love

How to deal with your emotions in a wisebird-style

Illustration by Katie Scott

Illustration by Katie Scott

FIRST ACT : A FLIRT, A FLYING LESSON OR A LIFE PHILOSOPHY

Second Act: A voyage to solitude, The inner dialogue

Third Act: The spring feelings, a dancing lesson about life enjoyment

Forth Act: How to deal with your emotions in a wisebird-style

The next day, they meet and talk again. This time, the conversation turns to emotions.

— Mr Wisebird, is there such a thing like feeling too much? Loving too much?
— No.
— Is there a point that we reach when we should say: I loved enough?
— What is too much for them, could be too little for you. It is a matter of compatibility. You should just look for someone that can appreciate this. Wisebirds appreciate this.

(Wink.)
(Wink back)

— You know what I dislike the most? When people try to manipulate my emotions. I spot this attempt immediately. Or when they try to avoid direct confrontation with my feelings. Is this avoidant behavior necessary?

— If they run away from their own feelings, why do you think they would approach yours?

(Laughs)

— But what they don’t know is that when they step on someone’s heart, they also step on theirs.
— I have such a sensitive nature, I can transpose myself in their hearts and understand how they feel and then I end up with two emotional points of views of a situation. Torn apart and stuck. It’s good for art, but it’s not good for my heart.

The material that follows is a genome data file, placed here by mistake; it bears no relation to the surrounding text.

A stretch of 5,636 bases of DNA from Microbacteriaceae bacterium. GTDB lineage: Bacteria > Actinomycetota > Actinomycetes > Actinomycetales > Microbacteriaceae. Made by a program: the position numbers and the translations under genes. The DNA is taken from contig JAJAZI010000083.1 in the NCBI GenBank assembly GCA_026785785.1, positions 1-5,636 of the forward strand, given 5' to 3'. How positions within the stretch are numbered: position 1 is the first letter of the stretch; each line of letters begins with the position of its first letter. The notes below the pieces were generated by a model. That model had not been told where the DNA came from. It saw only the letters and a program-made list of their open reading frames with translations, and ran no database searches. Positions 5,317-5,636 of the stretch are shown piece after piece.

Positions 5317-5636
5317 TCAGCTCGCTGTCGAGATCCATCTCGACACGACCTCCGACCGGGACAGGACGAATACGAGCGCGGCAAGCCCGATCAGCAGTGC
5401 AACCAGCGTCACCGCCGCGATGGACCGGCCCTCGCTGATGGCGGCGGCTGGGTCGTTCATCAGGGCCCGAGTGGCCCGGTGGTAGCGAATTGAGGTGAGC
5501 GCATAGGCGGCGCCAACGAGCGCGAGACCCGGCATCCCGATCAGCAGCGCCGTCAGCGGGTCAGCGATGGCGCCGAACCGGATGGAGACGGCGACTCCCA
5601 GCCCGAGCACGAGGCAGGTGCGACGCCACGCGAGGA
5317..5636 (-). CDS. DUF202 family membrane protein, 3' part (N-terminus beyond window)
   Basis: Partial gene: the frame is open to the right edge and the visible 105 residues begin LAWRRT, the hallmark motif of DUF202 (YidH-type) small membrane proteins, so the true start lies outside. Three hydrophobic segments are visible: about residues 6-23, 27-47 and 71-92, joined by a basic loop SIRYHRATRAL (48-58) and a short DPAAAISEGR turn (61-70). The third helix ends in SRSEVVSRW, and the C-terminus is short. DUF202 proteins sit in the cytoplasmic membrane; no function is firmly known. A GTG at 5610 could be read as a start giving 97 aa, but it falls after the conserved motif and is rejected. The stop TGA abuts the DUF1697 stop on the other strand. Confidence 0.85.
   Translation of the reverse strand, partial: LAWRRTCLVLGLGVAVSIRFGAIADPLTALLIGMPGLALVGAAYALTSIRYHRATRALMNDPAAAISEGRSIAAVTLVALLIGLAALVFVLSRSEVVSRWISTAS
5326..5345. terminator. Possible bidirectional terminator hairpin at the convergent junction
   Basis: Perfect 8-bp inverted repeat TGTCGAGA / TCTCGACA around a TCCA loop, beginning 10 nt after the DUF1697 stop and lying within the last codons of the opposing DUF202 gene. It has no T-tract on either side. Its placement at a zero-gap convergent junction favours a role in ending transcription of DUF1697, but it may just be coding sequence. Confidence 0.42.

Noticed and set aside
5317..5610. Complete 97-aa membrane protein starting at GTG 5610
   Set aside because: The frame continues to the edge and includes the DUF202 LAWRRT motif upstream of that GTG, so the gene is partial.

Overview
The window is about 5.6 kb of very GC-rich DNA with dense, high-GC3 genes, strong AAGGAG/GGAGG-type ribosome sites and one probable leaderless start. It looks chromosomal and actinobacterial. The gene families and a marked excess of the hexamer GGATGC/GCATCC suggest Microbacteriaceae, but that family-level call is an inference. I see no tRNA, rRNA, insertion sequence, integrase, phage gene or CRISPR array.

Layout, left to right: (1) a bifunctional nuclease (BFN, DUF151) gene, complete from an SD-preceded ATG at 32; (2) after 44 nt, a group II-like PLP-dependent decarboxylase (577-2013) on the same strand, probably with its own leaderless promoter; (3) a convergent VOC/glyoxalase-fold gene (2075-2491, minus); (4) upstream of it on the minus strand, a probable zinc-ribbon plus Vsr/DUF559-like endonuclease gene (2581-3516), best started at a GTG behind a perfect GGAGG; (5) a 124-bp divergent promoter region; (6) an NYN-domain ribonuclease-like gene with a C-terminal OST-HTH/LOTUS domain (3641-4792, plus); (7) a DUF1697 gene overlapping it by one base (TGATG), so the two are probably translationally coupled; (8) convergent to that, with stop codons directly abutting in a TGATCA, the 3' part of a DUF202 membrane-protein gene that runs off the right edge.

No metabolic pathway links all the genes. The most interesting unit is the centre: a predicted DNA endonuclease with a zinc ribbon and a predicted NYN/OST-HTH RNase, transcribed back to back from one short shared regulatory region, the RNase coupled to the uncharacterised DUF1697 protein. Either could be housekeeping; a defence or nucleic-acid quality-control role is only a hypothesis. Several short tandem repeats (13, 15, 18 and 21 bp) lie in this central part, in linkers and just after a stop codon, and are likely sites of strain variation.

(Laughs)

— Here, you have a little poem.
— It’s within your nature to be like this. But what you sometimes see as a curse, you could also see as a gift. And it’s good that you invest all this emotional energy into art. You direct it outwards and it’s constructive, instead of directing it inwards in a destructive manner. It’s good. You are in harmony with your way of being.
— There are so many people who run away from their true way of being.

(She stops for a while and then goes on)

— I’ve been to a party last night. And I felt like a spy among them, looking at them and wondering how their lifes are. How they seem to be busy all the time. For a second I felt guilty for not doing anything in the past three days.

(Laughs)

— Except for thinking all the time. But then I started wondering how many of them did something meaningful in the past three days. How they seem to be running on a tight schedule: work time, party time, running all the time, as if they are trying to forget something. As if they keep postponing asking themselves what life is about. And then I look around and wondered whom I could talk about what is really important.
— Did you find any wisebird?

(Smile)

— Yes, there was one undercover.

(Smiles as well)

— And I don’t why, but I remembered all the wisebirds that I met. How some got away from my life, how some remained. How some of them turned into strangers until I couldn’t recognize them anymore. As if you look at a picture with someone and wonder if it is the same person that you loved. And what made them change towards you, which fear or what great wound from the past hindered them to deepen the relationship and pulled them away from you to another life, that seems so strange and different and has nothing to do with you anymore? And then I remembered my dearest wisebird, the one who changed me forever, the one I think about so often. There are encounters in life, which have this electric quality, they transform you forever. And even if I suffered -it’s unavoidable – if I were to live it again, I would live it exactly as it was. It was beautiful. I never wanted to change the past.